Guy Fawkes weekend sparks debate over whether Government should ban sale of fireworks

The debate of whether the Government should ban the sale of fireworks has sparked up again this year.

Saturday is Guy Fawkes day, which means Wednesday is the day when the official fireworks sale period begins.

The sale of fireworks sparks a debate every year with some parts of the country having them banned completely already.

From Wednesday, fireworks can be sold for a period of four days.

Fire and Emergency New Zealand (FENZ) spokesperson Adrian Nacey said some parts of the country do not sell fireworks because of fire bans in place.

"There are currently two fire bans in place - a temporary one in Northland and a permanent ban in Otago," Nacey said.

Karikari Peninsula, Mount Iron and Albert Town Recreation reserve are among the prohibited zones - due to a high fire risk.

The private sale and use of fireworks has still sparked debate.

When Newshub asked members of the public whether they should be banned, they had mixed reactions.

One person said they should "probably [be] banned, they're dangerous".

Another said: "As a kid we always had fireworks. It's actually great fun. I'm a dog owner as well and I know that's tough."

A third person said: "I would like to see some regulation around it."

The Warehouse, Kmart, Foodstuffs and Woolworths have all confirmed their stores won't sell fireworks in 2023.

By law, fireworks can only be sold from November 2 until November 5 to adults over 18. They can be let off at any time on private property with the consent of the property owner.

Some argue that shouldn't be the case.

"I don't think we should ban it completely, but I think you should control it, so if it's the 5th of November that's the day we fire it, we fire it on the 5th of November no other day," Pyro-Star International director Robert McDermott told AM.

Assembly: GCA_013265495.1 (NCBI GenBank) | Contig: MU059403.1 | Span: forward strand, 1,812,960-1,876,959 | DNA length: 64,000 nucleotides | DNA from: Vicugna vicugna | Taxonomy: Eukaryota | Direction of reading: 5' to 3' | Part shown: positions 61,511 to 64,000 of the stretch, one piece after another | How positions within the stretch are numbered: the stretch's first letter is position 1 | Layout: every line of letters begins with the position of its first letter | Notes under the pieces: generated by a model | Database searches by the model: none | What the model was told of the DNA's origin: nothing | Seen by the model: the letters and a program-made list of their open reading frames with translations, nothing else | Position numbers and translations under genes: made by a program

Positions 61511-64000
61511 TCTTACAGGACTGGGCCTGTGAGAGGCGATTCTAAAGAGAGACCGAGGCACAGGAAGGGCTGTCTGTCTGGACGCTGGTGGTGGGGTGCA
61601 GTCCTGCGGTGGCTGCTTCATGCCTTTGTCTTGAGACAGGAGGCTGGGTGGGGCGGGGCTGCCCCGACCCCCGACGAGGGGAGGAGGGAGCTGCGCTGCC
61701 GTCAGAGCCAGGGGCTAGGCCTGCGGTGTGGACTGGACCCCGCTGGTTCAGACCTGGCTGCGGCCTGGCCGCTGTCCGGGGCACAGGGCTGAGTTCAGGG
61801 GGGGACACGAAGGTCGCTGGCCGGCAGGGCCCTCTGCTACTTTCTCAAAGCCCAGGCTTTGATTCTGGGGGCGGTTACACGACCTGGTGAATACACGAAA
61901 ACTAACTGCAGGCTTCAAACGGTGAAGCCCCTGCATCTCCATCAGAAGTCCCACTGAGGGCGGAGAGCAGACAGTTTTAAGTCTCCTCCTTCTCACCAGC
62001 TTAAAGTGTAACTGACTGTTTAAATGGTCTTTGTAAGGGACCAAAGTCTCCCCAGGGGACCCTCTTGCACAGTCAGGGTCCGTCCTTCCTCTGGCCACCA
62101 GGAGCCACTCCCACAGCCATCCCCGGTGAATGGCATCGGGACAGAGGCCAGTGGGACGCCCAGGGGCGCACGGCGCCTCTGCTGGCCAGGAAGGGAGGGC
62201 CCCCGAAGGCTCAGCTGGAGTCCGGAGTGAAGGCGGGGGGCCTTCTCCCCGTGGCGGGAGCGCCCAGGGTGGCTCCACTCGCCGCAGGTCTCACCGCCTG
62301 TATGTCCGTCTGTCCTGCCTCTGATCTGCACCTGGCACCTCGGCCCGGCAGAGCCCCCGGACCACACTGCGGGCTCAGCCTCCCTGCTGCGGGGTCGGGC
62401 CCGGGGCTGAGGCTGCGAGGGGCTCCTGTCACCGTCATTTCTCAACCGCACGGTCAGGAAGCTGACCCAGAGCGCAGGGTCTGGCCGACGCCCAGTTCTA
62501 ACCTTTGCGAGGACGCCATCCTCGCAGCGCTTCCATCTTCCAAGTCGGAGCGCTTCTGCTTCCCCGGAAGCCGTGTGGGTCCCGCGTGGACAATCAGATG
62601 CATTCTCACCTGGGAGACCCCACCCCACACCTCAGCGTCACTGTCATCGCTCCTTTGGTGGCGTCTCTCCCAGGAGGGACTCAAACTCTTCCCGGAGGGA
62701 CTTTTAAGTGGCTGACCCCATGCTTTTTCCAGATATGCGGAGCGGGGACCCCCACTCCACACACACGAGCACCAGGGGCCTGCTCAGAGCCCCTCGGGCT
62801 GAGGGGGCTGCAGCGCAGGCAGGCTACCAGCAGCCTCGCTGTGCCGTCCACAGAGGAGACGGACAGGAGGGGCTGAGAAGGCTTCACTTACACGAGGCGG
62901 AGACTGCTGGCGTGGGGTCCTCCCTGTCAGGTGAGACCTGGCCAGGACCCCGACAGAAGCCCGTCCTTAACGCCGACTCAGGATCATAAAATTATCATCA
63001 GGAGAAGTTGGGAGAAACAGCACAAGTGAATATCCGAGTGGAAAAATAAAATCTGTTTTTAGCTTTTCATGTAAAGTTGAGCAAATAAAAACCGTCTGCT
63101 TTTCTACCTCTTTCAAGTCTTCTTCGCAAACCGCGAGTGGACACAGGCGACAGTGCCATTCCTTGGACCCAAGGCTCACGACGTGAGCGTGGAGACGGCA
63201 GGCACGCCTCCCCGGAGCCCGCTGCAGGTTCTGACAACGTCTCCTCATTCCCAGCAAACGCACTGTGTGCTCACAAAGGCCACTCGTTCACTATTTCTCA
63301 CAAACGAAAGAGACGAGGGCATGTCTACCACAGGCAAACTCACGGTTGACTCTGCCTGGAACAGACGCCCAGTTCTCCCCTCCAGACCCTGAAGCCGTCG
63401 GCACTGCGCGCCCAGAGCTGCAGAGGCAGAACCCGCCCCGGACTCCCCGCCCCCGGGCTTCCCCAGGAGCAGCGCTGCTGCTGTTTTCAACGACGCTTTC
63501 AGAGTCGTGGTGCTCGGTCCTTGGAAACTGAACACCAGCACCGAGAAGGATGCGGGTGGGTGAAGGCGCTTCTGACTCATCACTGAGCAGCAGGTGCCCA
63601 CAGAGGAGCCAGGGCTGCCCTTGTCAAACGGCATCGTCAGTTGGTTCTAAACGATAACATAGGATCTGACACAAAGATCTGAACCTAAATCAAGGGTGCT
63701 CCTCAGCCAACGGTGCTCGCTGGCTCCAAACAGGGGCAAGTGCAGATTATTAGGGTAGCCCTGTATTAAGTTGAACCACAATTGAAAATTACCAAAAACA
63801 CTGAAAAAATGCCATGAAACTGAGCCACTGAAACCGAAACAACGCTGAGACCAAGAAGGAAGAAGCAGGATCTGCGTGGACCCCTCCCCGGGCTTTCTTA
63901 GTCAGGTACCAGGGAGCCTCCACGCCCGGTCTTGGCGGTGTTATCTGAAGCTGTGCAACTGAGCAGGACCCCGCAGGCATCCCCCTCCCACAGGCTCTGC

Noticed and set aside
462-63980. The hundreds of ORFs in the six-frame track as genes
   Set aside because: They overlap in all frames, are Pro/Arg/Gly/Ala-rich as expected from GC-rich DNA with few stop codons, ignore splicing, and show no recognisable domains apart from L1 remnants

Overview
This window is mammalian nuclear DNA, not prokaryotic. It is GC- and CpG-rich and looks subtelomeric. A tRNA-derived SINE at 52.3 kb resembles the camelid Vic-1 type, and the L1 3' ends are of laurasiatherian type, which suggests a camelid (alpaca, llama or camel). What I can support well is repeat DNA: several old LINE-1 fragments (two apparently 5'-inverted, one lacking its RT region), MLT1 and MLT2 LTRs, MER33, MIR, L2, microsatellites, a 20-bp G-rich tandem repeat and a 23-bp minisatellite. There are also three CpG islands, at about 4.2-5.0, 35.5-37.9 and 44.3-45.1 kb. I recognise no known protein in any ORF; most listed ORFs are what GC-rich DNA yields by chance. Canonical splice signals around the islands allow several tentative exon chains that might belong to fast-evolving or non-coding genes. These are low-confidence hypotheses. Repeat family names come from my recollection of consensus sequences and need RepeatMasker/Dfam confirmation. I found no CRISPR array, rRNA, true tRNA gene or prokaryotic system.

The SPCA wanted restrictions to go even further.

"The SPCA does support public displays, such as Rob was talking about, because those are controlled as he said, they're notified, people know they're coming. What we are concerned about is the private sale and use of fireworks because of multiple issues," Dr Alison Vaughan, SPCA scientific officer said.

According to ACC, fireworks-related injuries cost New Zealanders over $500,000 in 2022.

Of the 244 new claims, 133 were lodged in November.

The most common fireworks-related injuries were people being burnt, which accounted for 142 of the claims.

The National Party said it won't ban fireworks completely but leader Christopher Luxon told AM backyard displays were "lame".

"I can buy a handful of fireworks in my backyard and it's pretty lame, or I can go to the local school and enjoy a pretty good show."

Fire and Emergency have warned people to be extra careful if they do want to set them off in their own backyards because of the "high winds forecast across the motu", Nacey said.

To ensure Kiwis can safely celebrate Guy Fawkes weekend.